The spore is on the wind tonight
You won't feel it till it grows
When my friends Sam and Scott (of more Michelin *** than hot dinners fame) invited me along to Wild Honey, a new restaurant from the people behind the critically acclaimed Arbutus in Soho I was hesitant about accepting. I’d visited Arbutus a couple of times and not been overly impressed. The excitement surrounding the restaurant seemed to be down to the fact that a) it was cheap and b) used some unusual ingredients. On my two visits I find found everything tasted a bit muted and my reaction to the whole experience was just a big shrug of the shoulders.
Wild Honey is located on the site of the old unmissed Drones Club (Drones, Wild Honey geddit ?). It’s an attractive room. All the original the panelling and wooden floors have been kept giving it a masculine, clubby, NY sort of feel. There was a 50% discount when we visited so we took advantage of the offer and ordered two starters (but of course we did). Chef sent up an extra starter of thinly sliced Tete de Veau. This was pretty good and almost up there with Magadalen’s version which uses Pig. The peppery watercress matched the meat well but a sauce gribiche didn’t really provide the necessary counterpoint. Something like a pickled cabbage may have been a better match. But a good start nonetheless.
A little pot of Corned Beef with a dice of green vegetables looked the business and just about hit the spot although it was a bit lacking in seasoning. A dish of Pollock gnocchetti, tomato and anchovy offered up firm chunks of fish, pasta and a sauce somewhere from the South of France. My second dish of Wild Rabbit and Foie Gras boudin blanc with broad beans and peas in a summer savoury sauce looked good but the flavours were far too subtle – the game and offal components didn’t punch their weight. A bit of a “ladies who lunch” dish. The Braised Pigs Head should have been the star of this round of dishes but from my one taste it seemed a bit one-note and tasted too ‘stewed’. Much better was Scott’s Soupe au pistou which was a taste of summer (as it should be).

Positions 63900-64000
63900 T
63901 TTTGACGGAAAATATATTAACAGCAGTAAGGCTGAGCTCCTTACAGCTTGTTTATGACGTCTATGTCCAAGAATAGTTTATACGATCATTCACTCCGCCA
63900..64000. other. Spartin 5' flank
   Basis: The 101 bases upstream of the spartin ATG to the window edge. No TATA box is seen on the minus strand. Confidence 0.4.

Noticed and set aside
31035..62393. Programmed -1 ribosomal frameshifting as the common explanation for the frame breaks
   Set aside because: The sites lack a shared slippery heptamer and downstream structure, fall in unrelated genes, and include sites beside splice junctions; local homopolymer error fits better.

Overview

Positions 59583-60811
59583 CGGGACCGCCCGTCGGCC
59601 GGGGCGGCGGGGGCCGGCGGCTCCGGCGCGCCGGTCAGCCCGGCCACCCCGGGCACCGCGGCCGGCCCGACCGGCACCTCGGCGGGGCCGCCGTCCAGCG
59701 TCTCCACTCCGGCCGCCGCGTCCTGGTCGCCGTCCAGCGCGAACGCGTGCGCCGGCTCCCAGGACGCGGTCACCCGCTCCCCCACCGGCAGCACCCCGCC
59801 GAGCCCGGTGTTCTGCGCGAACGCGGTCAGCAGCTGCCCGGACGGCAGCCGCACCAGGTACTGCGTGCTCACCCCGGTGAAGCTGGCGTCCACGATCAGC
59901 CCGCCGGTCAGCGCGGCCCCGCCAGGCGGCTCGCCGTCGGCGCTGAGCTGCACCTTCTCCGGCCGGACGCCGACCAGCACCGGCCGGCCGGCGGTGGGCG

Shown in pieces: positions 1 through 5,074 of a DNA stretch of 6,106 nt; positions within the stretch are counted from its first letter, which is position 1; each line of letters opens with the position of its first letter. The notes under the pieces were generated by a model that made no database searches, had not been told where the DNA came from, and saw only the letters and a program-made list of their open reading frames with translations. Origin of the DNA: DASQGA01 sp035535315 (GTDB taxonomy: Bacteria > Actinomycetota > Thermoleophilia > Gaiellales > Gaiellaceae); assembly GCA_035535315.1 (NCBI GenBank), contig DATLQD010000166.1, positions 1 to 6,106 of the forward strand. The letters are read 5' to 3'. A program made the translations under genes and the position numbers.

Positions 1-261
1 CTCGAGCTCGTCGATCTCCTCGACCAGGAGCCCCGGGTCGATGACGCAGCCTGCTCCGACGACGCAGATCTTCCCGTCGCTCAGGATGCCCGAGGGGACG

My Lamb main course wasn’t bad. Larry came in two forms: rolled, stuffed breast (a dish my Nan excelled at) and piece of rump (my particular predilection). The accompanying rice and courgette combo looked a bit messy but tasted fine. The roasted tomato garnish added little save for some visual impact. My only quibble would be that this was decent gastropub cooking and I was hoping for something with a bit more refinement, something a bit more accurately cooked, a bit more of a wow factor. However, you then look at the prices and see that even at full price the dish is only £14.95. And that’s in Mayfair. It’s a bit of an odd one. From a brief taste of the other dishes the steak looked perfectly cooked but strangely had little taste and no char on the outside (although it looked as though it had). The soup of the bouillabaisse tasted good but the fish component (grey mullet, I think) looked overcooked and not the most appetising piece of fish I’ve seen.
I’d probably had enough by this stage but there was ice cream to be eaten. Unfortunately the big glass of a tough Madiran I’d just quaffed killed my taste buds pretty efectively so the subtle taste of La Fromagerie’s Wild Honey was completely lost on me. As Fleetwood Mac once said “Oh Well”.
So then, an improvement on Arbutus but are the prices too low thus reigning in the kitchen ? I would say yes. But, as Anthony Demetre told us, London is an extremely price sensitive town so he’s kept the keen pricing of the sibling restaurant. It seems to be paying dividends. A year on Arbutus is turning over a few million and by the time I left Wild Honey the place was packed. And filled with the great and good of Mayfair no less. That is, in the end, why I just eat out and Mr. Demetre is the owner of two successful restaurants. So what do I know, eh ?